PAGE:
740.00119 Council/5–1449: Telegram

The Ambassador in France (Bruce) to the Secretary of State

top secret

1984. For Secretary and Murphy from Jessup. First meeting with Parodi and Kirkpatrick held this afternoon.1 General impression of first survey of principal problems was that substantial agreement exists. Following points were discussed.

Publicity. It was agreed there should be no publicity during preliminary conversations. We proposed that at CFM there be usual separate briefings by each delegation but British indicated Bevin would prefer no publicity during opening stages of meeting.

Resumption of trade between East and West zones of Germany. We emphasized that it remains our policy that 1A and 1B commodities2 shall not be shipped into Soviet zone.

Austria. All agreed that we should recommend to Foreign Ministers that Austria be discussed during meeting and that it would be advantageous for Western Powers to take initiative in proposing discussion. Question of timing was left for later exploration.

Soviet intentions. All agreed that there is so far little evidence of Soviet intentions but British felt Soviets might go beyond Warsaw communiqué3 and favor creation of “buffer” state which would not be associated with either West or East and which might be prevented from joining European council or concluding bilateral ECA agreement with US. All agreed that any such proposal should be opposed and that a united Germany must have free hand to maintain associations with West now contemplated for Western Germany. British proposed that in CFM Western nations make capital issue out of question whether a united Germany would be able to join European council, conclude ERP bilateral and have democratic form of government as laid down in Bonn Constitution. British felt that such a position would put Soviets on the spot and would be acceptable to German opinion.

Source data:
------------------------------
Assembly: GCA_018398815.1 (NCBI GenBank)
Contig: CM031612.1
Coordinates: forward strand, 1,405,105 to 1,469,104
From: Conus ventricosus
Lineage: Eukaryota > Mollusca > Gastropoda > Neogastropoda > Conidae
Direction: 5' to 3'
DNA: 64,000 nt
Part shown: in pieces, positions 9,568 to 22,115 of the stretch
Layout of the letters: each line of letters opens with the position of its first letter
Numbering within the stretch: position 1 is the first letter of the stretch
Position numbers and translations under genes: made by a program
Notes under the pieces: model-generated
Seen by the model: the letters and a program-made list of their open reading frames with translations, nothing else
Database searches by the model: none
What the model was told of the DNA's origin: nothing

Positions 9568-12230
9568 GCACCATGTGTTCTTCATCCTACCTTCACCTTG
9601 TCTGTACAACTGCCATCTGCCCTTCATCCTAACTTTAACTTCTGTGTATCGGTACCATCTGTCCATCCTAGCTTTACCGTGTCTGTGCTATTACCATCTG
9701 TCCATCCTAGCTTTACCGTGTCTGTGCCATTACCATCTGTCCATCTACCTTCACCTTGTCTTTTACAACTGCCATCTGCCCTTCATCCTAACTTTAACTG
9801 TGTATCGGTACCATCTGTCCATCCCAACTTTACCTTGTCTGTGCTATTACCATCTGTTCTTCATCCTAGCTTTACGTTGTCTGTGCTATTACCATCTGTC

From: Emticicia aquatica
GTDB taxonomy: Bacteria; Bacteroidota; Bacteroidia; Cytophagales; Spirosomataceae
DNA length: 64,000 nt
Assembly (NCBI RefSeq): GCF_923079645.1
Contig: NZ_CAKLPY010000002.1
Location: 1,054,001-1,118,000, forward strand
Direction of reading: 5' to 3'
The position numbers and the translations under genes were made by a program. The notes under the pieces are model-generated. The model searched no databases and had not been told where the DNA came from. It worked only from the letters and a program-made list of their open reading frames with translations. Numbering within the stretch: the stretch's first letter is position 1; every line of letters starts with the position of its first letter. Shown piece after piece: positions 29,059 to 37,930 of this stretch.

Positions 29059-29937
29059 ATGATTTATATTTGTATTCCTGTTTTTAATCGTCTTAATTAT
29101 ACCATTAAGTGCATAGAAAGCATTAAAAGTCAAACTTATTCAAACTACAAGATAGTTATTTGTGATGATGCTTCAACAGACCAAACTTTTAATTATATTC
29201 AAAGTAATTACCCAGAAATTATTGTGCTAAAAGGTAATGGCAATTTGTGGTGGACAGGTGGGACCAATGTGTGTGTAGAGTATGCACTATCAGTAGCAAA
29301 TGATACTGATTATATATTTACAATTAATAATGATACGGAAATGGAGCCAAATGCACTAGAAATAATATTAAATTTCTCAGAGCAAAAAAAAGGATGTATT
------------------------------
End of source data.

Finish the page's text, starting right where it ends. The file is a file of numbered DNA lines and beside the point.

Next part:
[Page 878]

Unification of Germany. All agreed unification was desirable under proper conditions. French specified primary conditions as (1) extension of Bonn Constitution and (2) free elections. French suggested Soviet reaction to such proposal might be purely negative or might be to propose new constituent assembly and new elections for all Germany. It was agreed that we could not delay in any way contemplated carrying out of Bonn Constitution while new machinery for unified Germany was being established. British suggested Soviets may propose PC representatives meet with Volksrat representatives to work out plans for unification. All three agreed that this proposal would be unacceptable to West Germans and ourselves.

Regroupment of forces. French raised this question in connection, with Reston story4 and we repeated our assurances that this story did not represent US policy emphasizing that we did not favor withdrawal of US forces or any disposition of those forces which would weaken our influence in European scene. British and French expressed satisfaction at this assurance. British stated Bevin had told West Germans he would only withdraw troops after reliable German Government had been formed and in consultation with it. French pointed out there are two arguments against evacuations: (1) the need for security against a resurgent Germany which would also impress satellites and (2) the need for maintaining order within Germany before adequate German police forces under democratic control are available.

Control machinery over united Germany. We pointed out necessity of avoiding machinery which would give Soviets veto power and importance therefore of accepting occupation statute principle of majority vote. French agreed paralyzing veto was undesirable but at same time Germans should not be given unlimited freedom of action as result allied disagreement.